Best Cheap Cat Foods

This list of the best budget-friendly and healthy cat foods includes wet and dry varieties. Some brands offer options targeted to special dietary needs.

Our Picks

With several flavors to choose from, Fancy Feast Classic, sometimes referred to as "kitty crack," draws in picky eaters. This low-cost canned cat food contains protein from quality sources; meat by-products are used, but they're lower down on the list of ingredients.

  • Finicky cats scarf it down.

  • Options include the classic pâté style, grilled, sliced, shredded, as well as selections for gravy lovers.

  • High in protein, with only a few meat by-products.

  • Small amount of wheat gluten in a few varieties; absent in many others.

  • Contains artificial colors and flavors.

  • Some cats present with gas or stomach issues with this food.

While many reviewers say Tiki Cat is unappealing to humans, it's undeniably attractive to most cats. The cans are on the small size for the price, but the chunky formula contains no filler -- it's calorie-dense with the right kind of nutrition.

  • Human-grade cat food at an affordable price.

  • Grain-free, low in carbohydrates and very high in moisture and protein.

  • Good for cats with health issues such as urinary tract infections, diabetes, and IBS.

  • Mostly fish flavors, which may not be the best choice for daily feeding.

  • The fishy smell is off-putting to some people.

Taste of the Wild Grain Free contains more protein (42 percent for the venison and salmon variety) than most cheaper dry cat foods. The sweet potatoes add moisture, fiber, and nutrients that some vets say are good for a cat's digestive health.

  • Suitable for all life stages.

  • Carbohydrates come from sweet potatoes and legumes.

  • Wet cat food users say it's a convenient alternative that also serves well as treats.

  • Contains omega-6 and omega-3 fatty acids.

  • Very high percentage of protein in Rocky Mountain Feline blend.

  • Roasted venison flavor is mostly chicken meal.

  • Does not appeal to all cats.

  • Some owners question the need for fruits in the mix.

  • Little variety in flavors.

Rescue cats are often fed some variety of Hill's Science Diet in shelters, and owners continue with the brand when they take those cats home. The moisture content is low, even for a dry food, so supplementing with wet food is a good idea. Science Diet addresses certain health issues, such as weight gain, urinary tract, and hairball, with special formulas that seem to work for most cats.

  • Said to be top choice for veterinarians to feed their own pets, according to surveys.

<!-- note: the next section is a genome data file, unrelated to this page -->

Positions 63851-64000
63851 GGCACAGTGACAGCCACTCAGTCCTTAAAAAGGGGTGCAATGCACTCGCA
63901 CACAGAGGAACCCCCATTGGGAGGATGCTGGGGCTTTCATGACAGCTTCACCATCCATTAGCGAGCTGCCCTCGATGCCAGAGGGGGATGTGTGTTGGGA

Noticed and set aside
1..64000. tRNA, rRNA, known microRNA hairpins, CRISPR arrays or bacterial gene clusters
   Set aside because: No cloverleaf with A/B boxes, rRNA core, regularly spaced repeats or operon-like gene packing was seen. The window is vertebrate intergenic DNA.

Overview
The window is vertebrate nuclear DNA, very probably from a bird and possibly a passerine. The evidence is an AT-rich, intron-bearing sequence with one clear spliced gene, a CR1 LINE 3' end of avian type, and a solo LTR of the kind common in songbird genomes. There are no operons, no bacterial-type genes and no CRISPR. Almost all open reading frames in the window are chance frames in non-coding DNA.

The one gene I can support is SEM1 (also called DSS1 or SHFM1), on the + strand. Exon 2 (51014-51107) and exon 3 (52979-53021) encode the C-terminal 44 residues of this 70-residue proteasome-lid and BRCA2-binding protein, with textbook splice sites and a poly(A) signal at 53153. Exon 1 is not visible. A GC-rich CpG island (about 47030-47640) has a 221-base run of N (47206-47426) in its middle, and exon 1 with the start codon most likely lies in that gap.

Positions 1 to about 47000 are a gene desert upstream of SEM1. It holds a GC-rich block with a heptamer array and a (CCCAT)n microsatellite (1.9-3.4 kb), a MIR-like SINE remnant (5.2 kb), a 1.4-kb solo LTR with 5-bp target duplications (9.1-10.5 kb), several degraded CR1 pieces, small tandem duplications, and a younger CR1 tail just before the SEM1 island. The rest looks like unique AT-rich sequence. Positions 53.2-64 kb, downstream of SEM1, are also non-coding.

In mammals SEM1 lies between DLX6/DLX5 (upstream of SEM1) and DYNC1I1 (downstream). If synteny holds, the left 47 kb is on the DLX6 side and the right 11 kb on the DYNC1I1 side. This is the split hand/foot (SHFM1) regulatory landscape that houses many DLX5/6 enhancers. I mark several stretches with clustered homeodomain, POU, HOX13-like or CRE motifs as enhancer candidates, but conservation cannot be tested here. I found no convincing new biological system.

• Protein is the first ingredient.

  • Owners report less throwing up and fewer hairballs.

  • Cats generally like the taste and seem to thrive.

  • First five ingredients in dry formula include wheat and corn gluten.

  • Dry food is very low in moisture.

  • Some owners say it doesn't seem to fill up their pets.

The urinary tract health version of Purina Pro Plan is particularly popular given the prevalence of this problem among cats. Reviewers at shelters and foster homes say it helps mitigate health issues and cats really go for it.

  • Specific formulas target life stages and health issues; some options are grain-free.

  • Many varieties contain gravy, which ups the moisture content.

  • All versions in Pro Plan line list a named protein (such as chicken, turkey, or salmon) as the first or second ingredient (after water).

  • Only some varieties are grain-free; others contain wheat, corn, and soy.

  • Contains meat by-products.

For a low-price, grain-free cat food, Purina Beyond Grain Free is a solid choice. The proteins come from dried fish, chicken, or egg, and carbohydrates are generally limited to sweet potato and peas. Cranberries are added to some varieties to promote urinary-tract health.

  • Does not contain wheat, corn, soy, or by-product meal.

  • Helps make cats' fur shiny and minimizes hairballs, owners say.

  • Many cats prefer this to more expensive dry foods.

  • No artificial colors or flavors.

  • Fish flavors give off very fishy odor.

  • Limited number of flavors, and some are more expensive.

Rachael Ray's Nutrish seems like the PERFECT food, with actual chunks of protein in gravy and no other ingredients but for vegetable oil, vitamins, and minerals. Many cats, however, aren't sold.

  • High in protein and no carbs.